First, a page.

Item description for Harry Callahan: Nature by Harry M. Callahan, Sarah Greenough & John Szarkowski...
"Callahan did somehow arrive quickly at the sure knowledge that the function of his own work was to describe not the public issues of the great world, but the interior shape of his private experience." John SzarkowskiNature is a selection of Harry Callahan's nature studies, 12 intimately scaled prints that the artist assembled into a series in the early 1990s, herein reproduced as beautiful tipped-in plates. Over the course of a career that spanned six decades, Callahan made nature of one his foremost themes, and continually researched new ways of seeing trees, weeds, snow and surf. Ranging in date from 1941 to 1991, these images are typical of the artist's innovative approach to these subjects, as well as of his intention to "capture a moment that people can't always see." Some images give a striking description of surface detail on natural forms, while others reduce those forms to compelling abstract patterns. Consistent throughout the series is the technical refinement that distinguishes Callahan's style and that has secured his place among the foremost American photographers of the twentieth century.
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Est. Packaging Dimensions: Length: 0.25" Width: 7.5" Height: 9" Weight: 0.55 lbs.
Release Date Jul 1, 2007
Publisher Steidl/Pace/ MacGill Gallery, New York
ISBN 3865214371 ISBN13 9783865214379
Availability 0 units.
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A Concise Compilation Apr 27, 2000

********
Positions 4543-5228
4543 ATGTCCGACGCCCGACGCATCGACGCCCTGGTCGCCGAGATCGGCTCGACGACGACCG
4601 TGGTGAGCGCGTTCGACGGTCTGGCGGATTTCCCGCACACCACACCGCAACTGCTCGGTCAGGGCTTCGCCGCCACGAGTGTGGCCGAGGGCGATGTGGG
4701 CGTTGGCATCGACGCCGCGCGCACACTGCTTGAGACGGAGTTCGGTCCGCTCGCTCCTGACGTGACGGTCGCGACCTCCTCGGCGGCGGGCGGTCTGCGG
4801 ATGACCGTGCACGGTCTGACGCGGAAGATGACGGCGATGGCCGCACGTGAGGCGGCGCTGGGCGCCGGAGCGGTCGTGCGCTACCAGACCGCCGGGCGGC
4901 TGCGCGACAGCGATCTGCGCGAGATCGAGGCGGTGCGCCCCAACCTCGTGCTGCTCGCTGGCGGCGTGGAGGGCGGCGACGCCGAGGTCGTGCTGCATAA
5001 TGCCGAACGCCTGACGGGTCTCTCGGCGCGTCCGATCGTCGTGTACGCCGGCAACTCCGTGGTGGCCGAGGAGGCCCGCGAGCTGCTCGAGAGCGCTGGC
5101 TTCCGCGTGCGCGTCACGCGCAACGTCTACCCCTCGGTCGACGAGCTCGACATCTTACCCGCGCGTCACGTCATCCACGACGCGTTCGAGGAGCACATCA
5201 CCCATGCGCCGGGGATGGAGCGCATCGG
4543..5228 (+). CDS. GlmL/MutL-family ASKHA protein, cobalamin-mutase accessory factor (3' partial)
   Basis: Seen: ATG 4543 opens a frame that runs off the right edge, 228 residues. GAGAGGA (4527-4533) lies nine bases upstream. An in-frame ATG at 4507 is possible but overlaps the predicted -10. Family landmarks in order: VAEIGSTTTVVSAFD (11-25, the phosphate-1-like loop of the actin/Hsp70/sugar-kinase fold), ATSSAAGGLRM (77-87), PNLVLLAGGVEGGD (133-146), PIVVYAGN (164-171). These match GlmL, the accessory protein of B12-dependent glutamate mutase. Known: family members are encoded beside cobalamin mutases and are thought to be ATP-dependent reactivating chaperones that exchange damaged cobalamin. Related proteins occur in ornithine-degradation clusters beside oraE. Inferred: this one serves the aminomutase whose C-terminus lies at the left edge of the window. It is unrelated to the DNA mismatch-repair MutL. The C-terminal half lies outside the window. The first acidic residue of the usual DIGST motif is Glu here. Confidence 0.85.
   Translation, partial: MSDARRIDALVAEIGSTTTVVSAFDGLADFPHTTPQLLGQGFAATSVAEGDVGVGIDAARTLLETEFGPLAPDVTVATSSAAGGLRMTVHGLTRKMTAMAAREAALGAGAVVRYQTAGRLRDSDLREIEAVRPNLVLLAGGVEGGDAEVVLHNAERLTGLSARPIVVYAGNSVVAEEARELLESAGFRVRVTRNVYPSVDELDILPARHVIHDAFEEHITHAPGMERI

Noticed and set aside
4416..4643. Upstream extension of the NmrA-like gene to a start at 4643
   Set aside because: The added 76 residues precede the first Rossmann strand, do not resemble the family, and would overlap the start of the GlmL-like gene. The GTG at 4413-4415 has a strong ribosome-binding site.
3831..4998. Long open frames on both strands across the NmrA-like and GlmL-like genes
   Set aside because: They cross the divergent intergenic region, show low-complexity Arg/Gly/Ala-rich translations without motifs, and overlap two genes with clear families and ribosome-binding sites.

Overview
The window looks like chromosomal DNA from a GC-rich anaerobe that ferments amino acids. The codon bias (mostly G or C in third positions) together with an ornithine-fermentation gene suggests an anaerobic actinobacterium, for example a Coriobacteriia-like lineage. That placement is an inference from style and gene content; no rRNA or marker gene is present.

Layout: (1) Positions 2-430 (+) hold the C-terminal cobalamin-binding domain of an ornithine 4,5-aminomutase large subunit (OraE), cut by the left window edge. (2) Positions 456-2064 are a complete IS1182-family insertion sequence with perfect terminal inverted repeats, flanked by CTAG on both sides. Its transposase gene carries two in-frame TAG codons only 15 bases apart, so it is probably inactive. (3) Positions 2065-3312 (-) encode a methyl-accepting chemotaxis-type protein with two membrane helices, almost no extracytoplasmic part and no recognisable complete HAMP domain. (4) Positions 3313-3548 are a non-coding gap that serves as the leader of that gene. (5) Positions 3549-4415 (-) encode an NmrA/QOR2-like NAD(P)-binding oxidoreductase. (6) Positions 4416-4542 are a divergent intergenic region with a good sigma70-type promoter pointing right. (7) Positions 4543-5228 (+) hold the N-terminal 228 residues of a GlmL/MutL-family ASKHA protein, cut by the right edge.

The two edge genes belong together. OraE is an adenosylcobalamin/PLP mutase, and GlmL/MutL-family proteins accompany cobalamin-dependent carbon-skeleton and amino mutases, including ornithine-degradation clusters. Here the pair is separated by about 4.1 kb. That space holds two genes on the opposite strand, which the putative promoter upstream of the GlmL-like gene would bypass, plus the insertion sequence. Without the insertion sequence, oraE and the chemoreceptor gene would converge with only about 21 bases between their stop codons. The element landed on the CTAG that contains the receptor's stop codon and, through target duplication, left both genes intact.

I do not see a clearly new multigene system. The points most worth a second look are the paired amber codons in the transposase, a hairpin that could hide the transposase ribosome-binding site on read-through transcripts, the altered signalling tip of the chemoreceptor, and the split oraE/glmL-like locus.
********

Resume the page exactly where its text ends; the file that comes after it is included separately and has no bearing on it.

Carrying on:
Harry Callahan was the most influential and important figure in photography throughout the last half of the 20th century. This edition of his work shows chronologically how Callahan's approach to the medium evolved and changed, while his vision remained ever faithful to modernity. The book begins in Detroit, where Callahan worked for Chrysler while pursuing photography as a serious hobby. It was also during this time that he married Eleanor Knapp, who would later become the subject for many of his strongest images. The accompanying essay by Sarah Greenough is succinctly written, blending biographical information to the photographs Callahan took throughout his long, photographic journey (Callahan died in 1999). Callahan's outlook on photography changed dramatically after having met Ansel Adams, at a photography workshop in Detroit. Taking some of Adams' philosophy and refining it, Callahan created his own style of photographing/printing, made apparent by such images as `Weeds in Snow' and `Detroit, 1942'. In these images and throughout the rest of his life, Callahan easily turned the simplest subject matter into monumental works of photographic art. The book provides powerful examples of this, in both black & white and color. After leaving his job to pursue photography full time, Callahan moved to Chicago and taught at the Institute of Design. Continuing the experimentation he began in Detroit, Callahan worked and refined his style during his Chicago years, utilizing double exposure, collage, close-ups, and the use of positive and negative space. The book then turns to Callahan's New England period. It was during this time that Callahan taught at the Rhode Island School of Design, in Providence. The book captures this period vividly, with images of varying contrast and mood. Here we see Callahan's ability at adapting to his environment by producing increasingly poetic images of nature, as well as urban and suburban street scenes. In his later work from 1972-1992, the photographs in "Harry Callahan" document the photographer's travels in other countries, with an increased attention on color. It remains clear by the images shown in his later years, that Callahan continued to explore photography by constantly challenging himself and the medium. Where most photographers are known for one particular style or body of work (Cartier-Bresson's `decisive moment' or Robert Frank's publication of The Americans), Callahan is known for many different styles and bodies of work. The photographs in "Harry Callahan" prove this with each turn of the page. Callahan was a photographic artist in the truest sense, if we choose to believe an artists' goal is not only to create but to constantly evolve. Callahan was, continues to be, and always will be an influence to those photographers who seek not only perfection in the creation of their photographic art, but also change.